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  • 51.
    Sathre, Roger
    et al.
    Mid Sweden University, Faculty of Science, Technology and Media, Department of Engineering and Sustainable Development.
    Gustavsson, Leif
    Mid Sweden University, Faculty of Science, Technology and Media, Department of Engineering and Sustainable Development.
    Time-dependent climate benefits of using forest residues to substitute fossil fuels2011In: Biomass and Bioenergy, ISSN 0961-9534, E-ISSN 1873-2909, Vol. 35, no 7, p. 2506-2516Article in journal (Refereed)
    Abstract [en]

     In this study we analyze and compare the climate impacts from the recovery, transport and combustion of forest residues (harvest slash and stumps), versus the climate impacts that would have occurred if the residues were left in the forest and fossil fuels used instead. We use cumulative radiative forcing (CRF) as an indicator of climate impacts, and we explicitly consider the temporal dynamics of atmospheric carbon dioxide and biomass decomposition. Over a 240-year period, we find that CRF is significantly reduced when forest residues are used instead of fossil fuels. The type of fossil fuel replaced is important, with coal replacement giving the greatest CRF reduction. Replacing oil and fossil gas also gives long-term CRF reduction, although CRF is positive during the first 10-25 years when these fuels are replaced. Biomass productivity is also important, with more productive forests giving greater CRF reduction per hectare. The decay rate for biomass left in the forest is found to be less significant. Fossil energy inputs for biomass recovery and transport have very little impact on CRF. (C) 2011 Elsevier Ltd. All rights reserved.

  • 52.
    Sathre, Roger
    et al.
    Mid Sweden University, Faculty of Science, Technology and Media, Department of Engineering and Sustainable Development.
    Gustavsson, Leif
    Linnaeus University, Växjö, 35195, Sweden.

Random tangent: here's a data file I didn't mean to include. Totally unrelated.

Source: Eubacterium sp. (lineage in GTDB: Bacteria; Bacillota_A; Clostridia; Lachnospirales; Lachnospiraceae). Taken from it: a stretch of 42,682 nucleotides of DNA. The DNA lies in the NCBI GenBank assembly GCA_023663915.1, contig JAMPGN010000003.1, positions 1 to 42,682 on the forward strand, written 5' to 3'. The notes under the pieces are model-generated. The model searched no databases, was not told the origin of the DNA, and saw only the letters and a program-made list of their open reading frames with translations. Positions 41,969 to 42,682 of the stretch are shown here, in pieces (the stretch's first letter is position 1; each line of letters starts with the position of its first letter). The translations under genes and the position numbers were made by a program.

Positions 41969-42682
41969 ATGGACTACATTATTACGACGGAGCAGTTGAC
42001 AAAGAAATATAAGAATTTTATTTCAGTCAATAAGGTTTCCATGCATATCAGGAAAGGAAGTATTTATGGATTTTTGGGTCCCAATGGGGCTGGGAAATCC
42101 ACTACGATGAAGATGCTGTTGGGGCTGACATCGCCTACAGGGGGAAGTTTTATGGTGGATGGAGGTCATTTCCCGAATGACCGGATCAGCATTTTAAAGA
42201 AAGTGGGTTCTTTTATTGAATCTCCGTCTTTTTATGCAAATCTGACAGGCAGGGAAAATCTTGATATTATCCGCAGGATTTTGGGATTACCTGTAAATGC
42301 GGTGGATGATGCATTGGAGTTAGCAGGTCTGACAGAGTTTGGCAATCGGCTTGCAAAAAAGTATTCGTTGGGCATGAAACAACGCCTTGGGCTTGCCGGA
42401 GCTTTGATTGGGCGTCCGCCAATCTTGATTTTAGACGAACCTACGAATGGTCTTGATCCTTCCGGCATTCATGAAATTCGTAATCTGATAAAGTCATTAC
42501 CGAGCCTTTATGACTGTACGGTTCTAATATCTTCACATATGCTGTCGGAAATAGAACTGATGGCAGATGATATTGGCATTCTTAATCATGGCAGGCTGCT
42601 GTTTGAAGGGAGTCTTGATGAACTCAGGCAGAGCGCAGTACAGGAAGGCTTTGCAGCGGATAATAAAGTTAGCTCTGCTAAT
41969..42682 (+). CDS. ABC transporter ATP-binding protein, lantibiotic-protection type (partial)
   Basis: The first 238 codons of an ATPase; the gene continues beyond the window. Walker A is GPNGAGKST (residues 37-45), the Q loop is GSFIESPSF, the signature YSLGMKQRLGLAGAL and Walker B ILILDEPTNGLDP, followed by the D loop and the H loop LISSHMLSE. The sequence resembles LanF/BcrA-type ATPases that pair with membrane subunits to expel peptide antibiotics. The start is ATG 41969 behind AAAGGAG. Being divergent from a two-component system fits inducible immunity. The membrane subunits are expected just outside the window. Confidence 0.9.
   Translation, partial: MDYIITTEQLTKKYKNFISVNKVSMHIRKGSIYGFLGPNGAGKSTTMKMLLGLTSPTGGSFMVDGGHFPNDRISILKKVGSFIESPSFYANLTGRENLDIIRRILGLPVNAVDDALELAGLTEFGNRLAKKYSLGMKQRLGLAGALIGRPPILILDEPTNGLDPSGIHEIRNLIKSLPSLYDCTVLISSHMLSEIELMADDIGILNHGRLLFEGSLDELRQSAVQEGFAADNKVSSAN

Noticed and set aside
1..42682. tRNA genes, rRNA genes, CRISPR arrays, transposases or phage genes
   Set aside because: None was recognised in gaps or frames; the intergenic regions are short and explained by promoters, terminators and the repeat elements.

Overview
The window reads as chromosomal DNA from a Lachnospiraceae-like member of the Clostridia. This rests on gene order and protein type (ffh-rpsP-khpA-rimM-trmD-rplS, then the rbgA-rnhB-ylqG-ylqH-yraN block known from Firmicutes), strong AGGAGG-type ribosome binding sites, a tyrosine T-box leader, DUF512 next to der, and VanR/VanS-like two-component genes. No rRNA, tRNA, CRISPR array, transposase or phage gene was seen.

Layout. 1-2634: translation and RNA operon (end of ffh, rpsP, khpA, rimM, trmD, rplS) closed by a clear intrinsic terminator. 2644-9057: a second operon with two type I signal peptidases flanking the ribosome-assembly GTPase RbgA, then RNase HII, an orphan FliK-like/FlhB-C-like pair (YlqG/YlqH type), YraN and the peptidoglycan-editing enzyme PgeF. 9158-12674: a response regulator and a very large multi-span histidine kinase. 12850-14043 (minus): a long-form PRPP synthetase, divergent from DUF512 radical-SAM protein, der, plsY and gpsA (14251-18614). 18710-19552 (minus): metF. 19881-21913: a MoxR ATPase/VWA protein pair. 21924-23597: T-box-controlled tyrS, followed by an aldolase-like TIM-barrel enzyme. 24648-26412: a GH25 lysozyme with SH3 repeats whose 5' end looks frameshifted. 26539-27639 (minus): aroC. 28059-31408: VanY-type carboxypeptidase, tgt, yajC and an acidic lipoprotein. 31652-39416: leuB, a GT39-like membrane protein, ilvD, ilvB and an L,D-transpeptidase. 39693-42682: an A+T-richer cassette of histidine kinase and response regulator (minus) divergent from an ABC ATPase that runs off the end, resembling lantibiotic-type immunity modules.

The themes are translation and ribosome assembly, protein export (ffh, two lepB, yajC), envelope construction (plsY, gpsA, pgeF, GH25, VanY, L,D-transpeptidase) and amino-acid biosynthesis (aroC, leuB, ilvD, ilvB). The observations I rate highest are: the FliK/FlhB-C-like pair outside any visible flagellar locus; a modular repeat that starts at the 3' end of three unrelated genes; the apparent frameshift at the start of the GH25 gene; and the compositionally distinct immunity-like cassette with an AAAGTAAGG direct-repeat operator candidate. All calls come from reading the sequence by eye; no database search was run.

Time-dependent radiative forcing effects of forest fertilization and biomass substitution2012In: Biogeochemistry, ISSN 0168-2563, E-ISSN 1573-515X, Vol. 109, no 1-3, p. 203-218Article in journal (Refereed)
    Abstract [en]

    Here we analyse the radiative forcing implications of forest fertilization and biomass substitution, with explicit consideration of the temporal patterns of greenhouse gas (GHG) emissions to and removals from the atmosphere (net emissions). We model and compare the production and use of biomass from a hectare of fertilized and non-fertilized forest land in northern Sweden. We calculate the annual net emissions of CO 2, N 2O and CH 4 for each system, over a 225-year period with 1-year time steps. We calculate the annual atmospheric concentration decay of each of these emissions, and calculate the resulting annual changes in instantaneous and cumulative radiative forcing. We find that forest fertilization can significantly increase biomass production, which increases the potential for material and energy substitution. The average carbon stock in tree biomass, forest soils and wood products all increase when fertilization is used. The additional GHG emissions due to fertilizer production and application are small compared to increases in substitution benefits and carbon stock. The radiative forcing of the 2 stands is identical for the first 15 years, followed by 2 years during which the fertilized stand produces slightly more radiative forcing. After year 18 the instantaneous and cumulative radiative forcing are consistently lower for the fertilized forest system. Both stands result in long-term negative radiative forcing, or cooling of the earth system. By the end of the 225-year simulation period, the cumulative radiative forcing reduction of the fertilized stand is over twice that of the non-fertilized stand. This suggests that forest fertilization and biomass substitution are effective options for climate change mitigation, as climate change is a long term issue. © 2011 Springer Science+Business Media B.V.